This version all starts with simple to find, good old foam board. Foam board can intimididate many of us because it usually requires using a craft knife to cut and that can take some practice. The best advice I can give you when cutting foam board (I prefer dElmer’s because it comes in many thicknesses, is high quality and can be purchased with grids on one side) is to utilize the “three cut rule.” That is, trace your shape, use one pass of your X Acto knife to score exactly (or as close as you can) on the traced line, make a deeper second pass and finally score deeper to cut completely through. Don’t try to cut all the way through with one cut, this doesn’t yield smooth-edged results.

As shown in the photo above, cut the foam board down to manageable pieces. Cut some to match the size of the bird image on the die and some to use for the wings.


The good news is that, if you choose to use the shape of wing I did, you only need to trace a large teardrop shape onto the foam board and cut them out with the X ACTO knife. Have handy a sanding block or nail file to smooth any jagged edges.

There is a wing shape included in the die cut that you can use if you wish but I have to admit I am partial to teardrop shaped wings.

The easier part of this project involves using the Sizzix BigShot pro to cut the bird shapes from the foam board. The BigShot Pro is a heavy-duty die cut machine that cuts thick materials such as foam board.

It makes cutting these foam board bird shapes so easy!

Now its time to cover the shapes with the real wood veneer comes in 12″ x 24″ Real Wood Thin Cherry.  It is ideal for card making,mixed media, veneering, paper crafting, custom embellishments, and wood modeling and it is compatible with most cutting dies.

You will need to use the wing template and an ink pen to trace the shape and a die cut machine to cut the real wood. For this smaller duty project, I went back to my lighter duty Big Shot machine and found that I could cut four sheets at once.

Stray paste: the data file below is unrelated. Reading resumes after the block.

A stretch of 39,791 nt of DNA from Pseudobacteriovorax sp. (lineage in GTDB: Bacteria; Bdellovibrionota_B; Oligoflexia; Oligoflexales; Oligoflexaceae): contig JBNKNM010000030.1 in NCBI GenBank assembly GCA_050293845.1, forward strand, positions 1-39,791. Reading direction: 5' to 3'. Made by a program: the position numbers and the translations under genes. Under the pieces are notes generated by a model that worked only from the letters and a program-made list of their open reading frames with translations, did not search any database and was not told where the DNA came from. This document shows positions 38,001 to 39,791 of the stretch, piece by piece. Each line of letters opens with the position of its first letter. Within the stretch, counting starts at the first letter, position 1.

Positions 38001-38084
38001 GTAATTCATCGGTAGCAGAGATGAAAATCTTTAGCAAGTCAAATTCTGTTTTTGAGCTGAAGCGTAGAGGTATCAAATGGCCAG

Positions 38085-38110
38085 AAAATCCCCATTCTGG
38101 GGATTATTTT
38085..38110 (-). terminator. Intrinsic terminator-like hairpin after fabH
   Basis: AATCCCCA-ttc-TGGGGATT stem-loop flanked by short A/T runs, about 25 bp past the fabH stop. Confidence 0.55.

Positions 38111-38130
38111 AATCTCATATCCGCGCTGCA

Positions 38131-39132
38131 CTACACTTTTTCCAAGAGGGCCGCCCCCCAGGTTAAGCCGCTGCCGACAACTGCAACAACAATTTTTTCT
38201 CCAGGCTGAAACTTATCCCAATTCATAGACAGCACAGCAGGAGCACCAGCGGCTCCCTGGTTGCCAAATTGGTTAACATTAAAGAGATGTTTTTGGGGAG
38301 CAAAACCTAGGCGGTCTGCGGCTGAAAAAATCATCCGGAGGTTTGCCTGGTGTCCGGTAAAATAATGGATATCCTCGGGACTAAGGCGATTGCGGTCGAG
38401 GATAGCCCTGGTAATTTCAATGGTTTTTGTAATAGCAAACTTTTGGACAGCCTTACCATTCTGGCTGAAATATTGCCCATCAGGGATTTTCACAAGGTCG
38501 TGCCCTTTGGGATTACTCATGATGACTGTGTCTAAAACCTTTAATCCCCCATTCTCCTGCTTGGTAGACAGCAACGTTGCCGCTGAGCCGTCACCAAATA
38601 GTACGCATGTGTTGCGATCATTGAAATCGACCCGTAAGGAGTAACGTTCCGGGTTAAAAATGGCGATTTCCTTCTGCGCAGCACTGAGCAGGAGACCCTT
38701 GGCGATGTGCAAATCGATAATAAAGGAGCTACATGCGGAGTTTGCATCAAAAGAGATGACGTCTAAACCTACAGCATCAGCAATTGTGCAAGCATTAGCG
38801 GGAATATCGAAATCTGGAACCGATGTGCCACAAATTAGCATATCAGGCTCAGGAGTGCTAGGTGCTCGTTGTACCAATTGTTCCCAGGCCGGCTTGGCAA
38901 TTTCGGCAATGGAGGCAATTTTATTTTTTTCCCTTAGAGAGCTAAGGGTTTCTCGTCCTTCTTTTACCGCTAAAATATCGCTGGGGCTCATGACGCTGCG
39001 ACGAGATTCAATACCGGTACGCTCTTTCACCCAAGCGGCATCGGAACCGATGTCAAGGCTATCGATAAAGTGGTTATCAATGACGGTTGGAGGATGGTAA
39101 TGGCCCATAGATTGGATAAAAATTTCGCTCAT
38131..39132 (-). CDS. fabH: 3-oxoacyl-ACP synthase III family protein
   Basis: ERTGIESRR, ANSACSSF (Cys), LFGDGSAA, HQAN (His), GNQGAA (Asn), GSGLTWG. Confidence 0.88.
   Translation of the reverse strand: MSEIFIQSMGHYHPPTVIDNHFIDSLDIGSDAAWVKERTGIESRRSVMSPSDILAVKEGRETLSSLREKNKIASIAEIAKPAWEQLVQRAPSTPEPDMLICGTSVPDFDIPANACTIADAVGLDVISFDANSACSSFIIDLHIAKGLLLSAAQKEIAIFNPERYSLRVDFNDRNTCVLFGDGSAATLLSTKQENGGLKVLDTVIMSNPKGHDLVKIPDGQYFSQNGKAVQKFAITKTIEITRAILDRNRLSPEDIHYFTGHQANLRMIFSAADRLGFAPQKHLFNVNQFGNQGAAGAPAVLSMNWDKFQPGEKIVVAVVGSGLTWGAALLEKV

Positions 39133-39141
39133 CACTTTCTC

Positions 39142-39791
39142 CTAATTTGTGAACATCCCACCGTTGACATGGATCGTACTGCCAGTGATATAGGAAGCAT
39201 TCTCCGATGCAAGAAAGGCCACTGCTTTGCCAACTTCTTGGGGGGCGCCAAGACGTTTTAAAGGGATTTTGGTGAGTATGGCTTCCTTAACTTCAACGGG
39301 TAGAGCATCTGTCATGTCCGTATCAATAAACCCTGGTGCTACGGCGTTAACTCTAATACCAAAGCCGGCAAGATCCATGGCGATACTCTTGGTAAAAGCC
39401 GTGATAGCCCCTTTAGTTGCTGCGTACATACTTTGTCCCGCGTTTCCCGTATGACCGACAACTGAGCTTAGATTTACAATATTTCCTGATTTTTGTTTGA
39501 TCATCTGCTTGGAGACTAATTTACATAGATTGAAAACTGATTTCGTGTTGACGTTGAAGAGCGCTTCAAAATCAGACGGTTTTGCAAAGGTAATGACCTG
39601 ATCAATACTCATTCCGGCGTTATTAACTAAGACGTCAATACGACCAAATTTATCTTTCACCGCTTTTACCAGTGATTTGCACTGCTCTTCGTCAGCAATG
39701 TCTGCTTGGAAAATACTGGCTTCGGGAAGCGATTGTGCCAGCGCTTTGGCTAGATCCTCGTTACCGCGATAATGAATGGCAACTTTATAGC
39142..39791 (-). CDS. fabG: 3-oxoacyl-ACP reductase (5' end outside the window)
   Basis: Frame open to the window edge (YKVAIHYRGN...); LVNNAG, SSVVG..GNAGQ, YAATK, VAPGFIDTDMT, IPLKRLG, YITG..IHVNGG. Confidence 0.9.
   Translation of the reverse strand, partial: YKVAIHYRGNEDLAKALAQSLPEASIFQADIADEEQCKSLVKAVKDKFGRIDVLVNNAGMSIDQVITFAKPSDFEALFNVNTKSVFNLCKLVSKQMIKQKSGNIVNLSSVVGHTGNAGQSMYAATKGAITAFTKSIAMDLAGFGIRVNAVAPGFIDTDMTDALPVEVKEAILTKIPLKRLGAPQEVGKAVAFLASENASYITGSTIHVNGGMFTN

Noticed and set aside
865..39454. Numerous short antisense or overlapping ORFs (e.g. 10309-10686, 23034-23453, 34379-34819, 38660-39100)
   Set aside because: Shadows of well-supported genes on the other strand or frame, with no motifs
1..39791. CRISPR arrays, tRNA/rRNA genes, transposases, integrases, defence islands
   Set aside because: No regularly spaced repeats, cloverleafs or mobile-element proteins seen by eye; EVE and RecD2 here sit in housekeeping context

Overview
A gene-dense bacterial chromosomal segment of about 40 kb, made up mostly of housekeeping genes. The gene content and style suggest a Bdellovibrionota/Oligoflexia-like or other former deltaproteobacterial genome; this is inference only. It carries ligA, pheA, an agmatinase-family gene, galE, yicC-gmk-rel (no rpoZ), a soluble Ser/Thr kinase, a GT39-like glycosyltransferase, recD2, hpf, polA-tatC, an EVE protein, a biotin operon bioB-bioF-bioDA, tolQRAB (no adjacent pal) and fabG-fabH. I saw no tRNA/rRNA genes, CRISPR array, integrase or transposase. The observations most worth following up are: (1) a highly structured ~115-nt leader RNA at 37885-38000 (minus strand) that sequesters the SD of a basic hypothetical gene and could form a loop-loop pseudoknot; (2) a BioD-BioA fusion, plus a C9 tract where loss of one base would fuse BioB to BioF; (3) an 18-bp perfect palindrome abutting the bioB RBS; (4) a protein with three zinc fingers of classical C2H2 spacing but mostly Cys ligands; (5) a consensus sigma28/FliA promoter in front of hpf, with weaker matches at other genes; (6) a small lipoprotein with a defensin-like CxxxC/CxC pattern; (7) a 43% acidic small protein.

Once the sheets are cut, you can glue them to the foam core shapes to cover.


Use stamped sentiments for the wing and StazOn ink and I used chalk ink to smooth the edges of the foam.   I also used the brown ink to create the brown beak. 

And to coordinate with the pine cones I spray painted (which made those little creatures promptly vacate if they were not dead already) I added a small pine cone dusted with snow paint and a bit of holly spray.easy to make wood bird Christmas ornaments tutorial

These wood bird Christmas ornaments are the perfect addition to any nature themed tree.  They can be made fairly quickly and easily in multiples. I hope I inspired you to try to make your own ornaments from simple foam board. What other dies do you own you could use to create special creations? Don’t forget to check back here to see more unusual ideas using this wonderful die.

beach mat tote bag – an easy sew project

Get ready for the sand and the waves with this fast and fun sewing project.  Make yourself and your friends a beach mat tote bag with easy to find supplies.  The beach mat tote bag is an easy sew project that you can make in an hour or two depending on your sewing skills.
easy sew beach mat tote, a simple sewing project by mel bradly for niki meiners The content below may have been sponsored, contain affiliate links or free items for use. Know that this will not sway the opinion no matter what. (Even though they may want to!) This costs you nothing and helps pay for this blog's overhead. Click Diclosures to learn more.

Supplies for beach mat tote bag:

The links below are for the Amazon affiliate program where I earn a commission off of sales.

beach mat toteInstructions for Beach Mat to Tote Bag

1. Cut 3″x width of fabric strips of small print fabric. Cut enough strips to go around outer edge of towel. Press in 1/2″ seam allowance on long edges of strips; press strip in half lengthwise with right sides out. Pin in place around edging of towel on all four sides, mitering corners as needed. Sew in place.

2. For pillow, cut two 13″x17″ panels of floral fabric. Sew right sides together on three sides, leaving 1/2″ seam allowance. Turn pillow cover right side out and stuff with insert. Sew pillow bottom closed with whipstitch by hand or by machine. Machine straight stitch pillow edge to top end of towel “front” as shown.

3. For pockets, cut four 9-1/2″x11″ panels, two each of floral and small print fabrics. Pair panels as desired with right side out. Press 1/4″ seams in all four edges, machine sew, then repeat to hide raw edges. Repeat for second pocket.

4. On towel “back” on opposite end from pillow, pin first pocket in place, centered on short side of towel with pocket facing away from edge. Pin second pocket in place with pocket openings facing each other, 4-6″ away from first. Cut twill tape into two 18″ lengths; pin in place beneath pockets. Machine sew in place.

5. Roll towel to form tote and determine closure position. Hand-sew frog closure in place.